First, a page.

10 August 2016 by Robin Nierynck

Interserve to exit EfW market

Construction firm Interserve has announced that it is to pull out of the energy from Waste (EfW) market, due to “unique challenges” in the field.

Interserve has announced its exit from the EfW sector

An artist’s impression of Viridor’s Glasgow Recycling and Renewable Energy Centre (GRREC) – of which Interserve has reported delays to construction work

In its half-year financial results, published today (10 August), the company reported overall growth, but chief executive Adrian Ringrose said Interserve is “taking action to exit the Energy from Waste sector.”

In May, Interserve claimed that technical issues had slowed down construction work on its contract to build Viridor’s Glasgow gasification plant, leading the company to set aside £70 million to address the ‘deterioration’ of the contract (see letsrecycle.com story).

And, the company has now announced it will “no longer undertake contracts for the construction of Energy from Waste facilities.”

Commenting on the company’s growth, chairman Glyn Barker said the results had “been overshadowed by the deterioration in the outlook of our Energy from Waste contracts.”


Mr Barker said: “As a result of the unique challenges in the Energy from Waste market, including continuing supply chain challenges, we have taken the decision to exit this area of our business. These six contracts are therefore now reported as ‘Exited Business’.

“Managing the challenges of exiting from these complex projects is a significant priority, as is ensuring our processes continue to improve given the lessons we have learned.”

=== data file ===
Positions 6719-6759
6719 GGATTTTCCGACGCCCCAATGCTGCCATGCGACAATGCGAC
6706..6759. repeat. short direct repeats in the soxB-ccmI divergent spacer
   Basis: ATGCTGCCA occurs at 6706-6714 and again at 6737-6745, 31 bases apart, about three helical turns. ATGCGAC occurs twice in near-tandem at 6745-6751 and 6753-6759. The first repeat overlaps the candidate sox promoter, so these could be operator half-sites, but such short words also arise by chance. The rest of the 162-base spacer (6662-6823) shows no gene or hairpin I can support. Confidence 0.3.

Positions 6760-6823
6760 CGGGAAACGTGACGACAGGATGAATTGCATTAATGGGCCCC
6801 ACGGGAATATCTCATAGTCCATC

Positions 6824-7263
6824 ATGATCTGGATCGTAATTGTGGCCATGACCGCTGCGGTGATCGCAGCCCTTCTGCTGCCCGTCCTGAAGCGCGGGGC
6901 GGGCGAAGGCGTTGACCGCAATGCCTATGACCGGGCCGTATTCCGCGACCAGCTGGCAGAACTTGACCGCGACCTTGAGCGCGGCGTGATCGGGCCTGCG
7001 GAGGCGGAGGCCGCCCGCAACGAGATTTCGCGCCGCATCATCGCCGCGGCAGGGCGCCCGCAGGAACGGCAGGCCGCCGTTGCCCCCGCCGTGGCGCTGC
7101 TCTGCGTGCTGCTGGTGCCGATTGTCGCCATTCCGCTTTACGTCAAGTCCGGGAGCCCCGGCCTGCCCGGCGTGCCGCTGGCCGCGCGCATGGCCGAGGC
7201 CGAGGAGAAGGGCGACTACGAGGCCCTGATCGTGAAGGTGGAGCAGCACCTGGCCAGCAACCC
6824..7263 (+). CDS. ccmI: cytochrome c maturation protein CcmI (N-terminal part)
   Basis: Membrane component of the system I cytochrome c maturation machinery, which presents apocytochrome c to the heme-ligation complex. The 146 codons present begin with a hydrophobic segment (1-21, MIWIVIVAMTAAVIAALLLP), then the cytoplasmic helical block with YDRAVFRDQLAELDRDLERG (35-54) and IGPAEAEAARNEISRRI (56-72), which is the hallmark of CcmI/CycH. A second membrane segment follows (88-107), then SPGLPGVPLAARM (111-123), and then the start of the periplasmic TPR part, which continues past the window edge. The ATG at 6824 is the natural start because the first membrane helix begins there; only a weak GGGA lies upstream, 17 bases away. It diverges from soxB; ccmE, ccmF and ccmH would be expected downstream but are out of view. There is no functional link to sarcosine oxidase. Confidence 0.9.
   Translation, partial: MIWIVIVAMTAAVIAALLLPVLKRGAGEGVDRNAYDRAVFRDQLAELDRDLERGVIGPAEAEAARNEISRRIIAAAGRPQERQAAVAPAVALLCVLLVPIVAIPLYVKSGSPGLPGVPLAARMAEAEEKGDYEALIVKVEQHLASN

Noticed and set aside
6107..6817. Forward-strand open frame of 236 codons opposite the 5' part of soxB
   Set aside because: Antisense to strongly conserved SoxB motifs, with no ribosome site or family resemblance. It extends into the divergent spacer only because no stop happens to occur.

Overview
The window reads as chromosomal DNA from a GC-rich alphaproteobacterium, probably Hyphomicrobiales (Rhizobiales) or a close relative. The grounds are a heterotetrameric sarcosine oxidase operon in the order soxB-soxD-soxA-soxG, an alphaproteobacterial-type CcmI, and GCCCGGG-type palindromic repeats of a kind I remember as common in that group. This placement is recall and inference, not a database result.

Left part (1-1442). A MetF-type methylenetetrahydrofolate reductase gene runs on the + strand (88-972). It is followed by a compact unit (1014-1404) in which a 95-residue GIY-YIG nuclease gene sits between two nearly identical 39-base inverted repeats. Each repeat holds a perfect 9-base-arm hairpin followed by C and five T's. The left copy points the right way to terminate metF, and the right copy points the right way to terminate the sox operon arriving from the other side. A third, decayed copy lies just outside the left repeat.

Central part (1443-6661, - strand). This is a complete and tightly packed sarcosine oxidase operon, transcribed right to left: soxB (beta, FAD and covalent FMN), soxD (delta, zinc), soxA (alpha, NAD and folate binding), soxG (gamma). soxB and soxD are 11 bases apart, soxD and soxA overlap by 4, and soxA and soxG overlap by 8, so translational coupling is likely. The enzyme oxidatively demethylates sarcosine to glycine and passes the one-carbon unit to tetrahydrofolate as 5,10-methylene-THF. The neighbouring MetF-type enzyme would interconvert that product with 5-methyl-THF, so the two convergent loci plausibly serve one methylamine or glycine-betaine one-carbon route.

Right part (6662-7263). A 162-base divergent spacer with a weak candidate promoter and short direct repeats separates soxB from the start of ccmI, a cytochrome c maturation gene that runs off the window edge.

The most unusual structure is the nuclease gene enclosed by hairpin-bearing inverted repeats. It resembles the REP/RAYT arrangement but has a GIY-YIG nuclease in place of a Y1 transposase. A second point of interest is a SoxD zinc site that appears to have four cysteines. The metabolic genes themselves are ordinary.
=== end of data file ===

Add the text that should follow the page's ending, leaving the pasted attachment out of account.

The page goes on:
The six contracts, entered into between mid-2012 and early 2015, have aggregate whole-life revenues of £430m, the company has said.

Interserve has stated it expects works to complete during 2017 and for the impact of these contracts to be contained within the £70 million exceptional loss provision in its May trading update.

According to Mr Barker, the “significant milestones” that effect the exit from these contracts will take place through 2016 and 2017, and the company expects the cash outflow associated with these losses to be substantially borne this year.

Construction of the Glasgow Recycling and Renewable Energy Centre (GRREC) — Viridor’s Glasgow gasification plant— began in 2013 with the site originally due to start operations early this year.

As well as building the Glasgow waste facility, Interserve has also been contracted to build Viridor’s Dunbar energy from waste plant at East Lothian, on which constrution began in July 2015.


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